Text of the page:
In an address to the Synodal Assembly this morning, Anna Rowlands, a professor of Catholic social thought and practice at Durham University in the United Kingdom and one of the Synod’s expert advisors, spoke on the theme of “Communion: The Wedding Feast of the Lamb.”
Rowlands’s remarks came as the assembly was preparing to begin the second module of spiritual conversation, linked to section B.1 of the working document or Instrumentum Laboris. The module is titled “A Communion That Radiates.”
Calling communion “the reality of God’s own life,” Rowlands said that “Our first action in relation to this reality is a joyous, non-anxious, non-competitive reception.”
“The church both shows and gives communion with God, who is communion for all creation,” she said. “Communion is then our being and our doing.”
Rowlands then outlined three “dimensions” or ways to think about communion, including as “the beauty of diversity in unity,” as “exist[ing] in concrete, tangible realities,” and as “a participation that ties us to others across time and space.”
In reflecting on this second dimension of communion as concrete, tangible reality, Rowlands underscored the importance of “table friendships” in Jesus’s ministry. She elaborated on this with an example from her own experience working with a Catholic refugee charity in London.
“I asked the refugees who came for assistance why they chose this particular service,” she said. “I will never forget their reply: because here I am welcomed at the door by name, and the staff sit and eat with us at the same table. This dignifies me, it gives me back my humanity.”
Her reflection immediately brought to mind a scene from the documentary Not Worth Killing, which was shown as part of the first day of programming for the “Human Rights in the Emerging Catholic Church” event presented this week by the ecumenical network Spirit Unbounded.
Not Worth Killing follows the story of Mitchell Rutledge, who is currently serving a sentence of life without parole in the Donaldson Correctional Facility in Alabama, and his friendship with Sr. Lillian Oliver of the Immaculate Heart Community in California.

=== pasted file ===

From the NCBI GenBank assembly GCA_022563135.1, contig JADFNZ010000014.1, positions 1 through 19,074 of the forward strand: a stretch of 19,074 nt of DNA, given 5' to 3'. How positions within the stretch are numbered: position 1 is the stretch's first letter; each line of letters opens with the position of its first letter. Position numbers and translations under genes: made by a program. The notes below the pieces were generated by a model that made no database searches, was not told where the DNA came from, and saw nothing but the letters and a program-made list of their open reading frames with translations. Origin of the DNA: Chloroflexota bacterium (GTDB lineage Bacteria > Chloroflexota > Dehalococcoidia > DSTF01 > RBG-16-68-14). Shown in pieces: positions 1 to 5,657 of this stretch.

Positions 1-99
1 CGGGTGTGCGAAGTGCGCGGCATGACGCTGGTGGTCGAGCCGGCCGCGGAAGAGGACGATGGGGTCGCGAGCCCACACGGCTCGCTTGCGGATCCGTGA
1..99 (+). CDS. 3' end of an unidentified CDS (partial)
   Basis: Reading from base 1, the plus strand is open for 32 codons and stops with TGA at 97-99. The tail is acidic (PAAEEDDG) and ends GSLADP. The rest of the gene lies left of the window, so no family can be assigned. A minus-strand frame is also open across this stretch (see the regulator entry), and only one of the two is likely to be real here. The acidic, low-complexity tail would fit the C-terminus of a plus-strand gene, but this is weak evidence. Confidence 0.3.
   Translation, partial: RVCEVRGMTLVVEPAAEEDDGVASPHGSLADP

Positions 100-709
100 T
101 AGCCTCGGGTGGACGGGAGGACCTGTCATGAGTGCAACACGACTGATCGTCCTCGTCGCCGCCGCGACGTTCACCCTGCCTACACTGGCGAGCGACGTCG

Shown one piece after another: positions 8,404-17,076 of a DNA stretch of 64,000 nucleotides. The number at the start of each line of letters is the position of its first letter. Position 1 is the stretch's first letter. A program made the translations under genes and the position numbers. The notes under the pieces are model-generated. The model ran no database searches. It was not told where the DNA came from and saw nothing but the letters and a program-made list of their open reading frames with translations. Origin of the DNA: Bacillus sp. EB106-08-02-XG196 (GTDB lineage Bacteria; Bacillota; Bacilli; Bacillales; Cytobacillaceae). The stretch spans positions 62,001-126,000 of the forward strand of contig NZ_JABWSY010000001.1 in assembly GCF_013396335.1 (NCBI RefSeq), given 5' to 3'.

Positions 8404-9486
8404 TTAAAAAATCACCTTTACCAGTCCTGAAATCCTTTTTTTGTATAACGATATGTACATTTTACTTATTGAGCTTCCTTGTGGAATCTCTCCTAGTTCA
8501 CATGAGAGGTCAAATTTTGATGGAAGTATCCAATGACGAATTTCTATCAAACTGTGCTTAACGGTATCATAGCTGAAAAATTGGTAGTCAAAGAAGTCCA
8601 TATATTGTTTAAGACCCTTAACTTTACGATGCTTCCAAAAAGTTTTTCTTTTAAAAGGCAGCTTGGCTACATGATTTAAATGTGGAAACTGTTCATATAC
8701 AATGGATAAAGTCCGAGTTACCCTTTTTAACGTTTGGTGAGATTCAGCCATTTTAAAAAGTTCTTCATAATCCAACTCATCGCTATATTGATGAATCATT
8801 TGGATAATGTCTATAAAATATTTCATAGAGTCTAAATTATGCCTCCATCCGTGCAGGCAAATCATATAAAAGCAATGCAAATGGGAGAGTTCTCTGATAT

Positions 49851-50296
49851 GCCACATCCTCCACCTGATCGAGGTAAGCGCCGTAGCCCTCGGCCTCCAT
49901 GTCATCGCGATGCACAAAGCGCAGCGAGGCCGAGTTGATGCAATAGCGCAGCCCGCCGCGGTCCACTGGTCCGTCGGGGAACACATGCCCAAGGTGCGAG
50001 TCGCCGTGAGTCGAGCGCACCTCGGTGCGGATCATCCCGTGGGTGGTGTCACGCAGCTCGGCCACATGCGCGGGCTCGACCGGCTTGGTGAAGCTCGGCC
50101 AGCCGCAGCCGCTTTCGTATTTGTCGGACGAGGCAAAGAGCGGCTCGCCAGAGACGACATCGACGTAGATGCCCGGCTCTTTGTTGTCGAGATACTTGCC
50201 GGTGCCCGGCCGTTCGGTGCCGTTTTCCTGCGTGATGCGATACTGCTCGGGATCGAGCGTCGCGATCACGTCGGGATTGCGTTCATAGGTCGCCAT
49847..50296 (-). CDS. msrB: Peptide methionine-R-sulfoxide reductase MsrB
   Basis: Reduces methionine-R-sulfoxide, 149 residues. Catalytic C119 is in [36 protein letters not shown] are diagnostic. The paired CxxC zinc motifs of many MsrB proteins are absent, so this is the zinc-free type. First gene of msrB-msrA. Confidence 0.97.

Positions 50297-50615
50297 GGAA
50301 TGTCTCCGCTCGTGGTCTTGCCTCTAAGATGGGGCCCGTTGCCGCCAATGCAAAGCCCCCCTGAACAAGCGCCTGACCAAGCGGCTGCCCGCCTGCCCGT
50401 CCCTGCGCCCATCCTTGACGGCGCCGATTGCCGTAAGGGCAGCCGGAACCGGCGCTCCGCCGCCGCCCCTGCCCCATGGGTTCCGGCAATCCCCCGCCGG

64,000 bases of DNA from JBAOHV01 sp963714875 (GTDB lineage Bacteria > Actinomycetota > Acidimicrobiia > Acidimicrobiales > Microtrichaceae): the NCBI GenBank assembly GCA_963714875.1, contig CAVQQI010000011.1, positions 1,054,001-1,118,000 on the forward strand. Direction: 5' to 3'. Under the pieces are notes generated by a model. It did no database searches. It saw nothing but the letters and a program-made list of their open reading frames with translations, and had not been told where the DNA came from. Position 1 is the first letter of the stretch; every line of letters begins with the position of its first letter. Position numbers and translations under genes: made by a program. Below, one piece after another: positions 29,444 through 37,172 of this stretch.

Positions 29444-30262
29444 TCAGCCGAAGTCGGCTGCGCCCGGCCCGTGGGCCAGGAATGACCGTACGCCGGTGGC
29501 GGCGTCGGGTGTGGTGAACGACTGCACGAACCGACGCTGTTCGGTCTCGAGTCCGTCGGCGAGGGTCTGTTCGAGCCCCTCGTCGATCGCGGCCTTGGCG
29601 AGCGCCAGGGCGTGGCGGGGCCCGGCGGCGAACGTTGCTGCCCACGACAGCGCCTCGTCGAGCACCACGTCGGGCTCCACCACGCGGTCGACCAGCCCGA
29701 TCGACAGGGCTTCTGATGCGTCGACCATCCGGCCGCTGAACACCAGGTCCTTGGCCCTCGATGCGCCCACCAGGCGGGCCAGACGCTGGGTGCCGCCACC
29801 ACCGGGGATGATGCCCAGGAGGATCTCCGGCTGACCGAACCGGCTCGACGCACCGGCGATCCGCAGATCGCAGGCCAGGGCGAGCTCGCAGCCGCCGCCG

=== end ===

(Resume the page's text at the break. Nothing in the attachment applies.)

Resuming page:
In 1983, Oliver read an interview with Rutledge in Time magazine in which the writer denigrated his intelligence and stated in no uncertain terms that he was of no value to anyone. In the interview, Rutledge had expressed remorse for his crimes. The writer’s final words—“forget him”—stuck Oliver as an affront to everything she believed about the inherent dignity of a human being.
She later recalled that reading the Time interview “caused a quotation from the book of Isaiah to surface in my memory: ‘I will not forget you! See, I have engraved you on the palms of my hands’” (Isa 49:15-16).
Inspired by the words of the prophet, Oliver wrote to Rutledge. In the film, he says that her first letter communicated to him: “I will never forget you. You have someone in your life now.”
Rutledge had grown up fatherless and his mother had died when he was very young, leaving him without a point of connection in the world. Oliver became that point, once telling him, “I thought my job was to get you ready for heaven.”
The religious sister even moved from California to Alabama to be closer to Rutledge. She taught him how to read and write, and opened his life so that he could begin to forgive himself. Her friendship “gave me the motivation to want to grow and learn,” he says.
With her help as a character witness, Rutledge’s sentence was changed from the death penalty to life without parole in 1985.
Oliver died in 2015 after devoting 30 years of her life to Rutledge. Their friendship is a model of “a communion that radiates,” and her witness as a loving presence answers the question framing this week’s Synodal Assembly: “How can we be more fully a sign and instrument of union with God and of the unity of all humanity?” ♦
Editor, Today’s American Catholic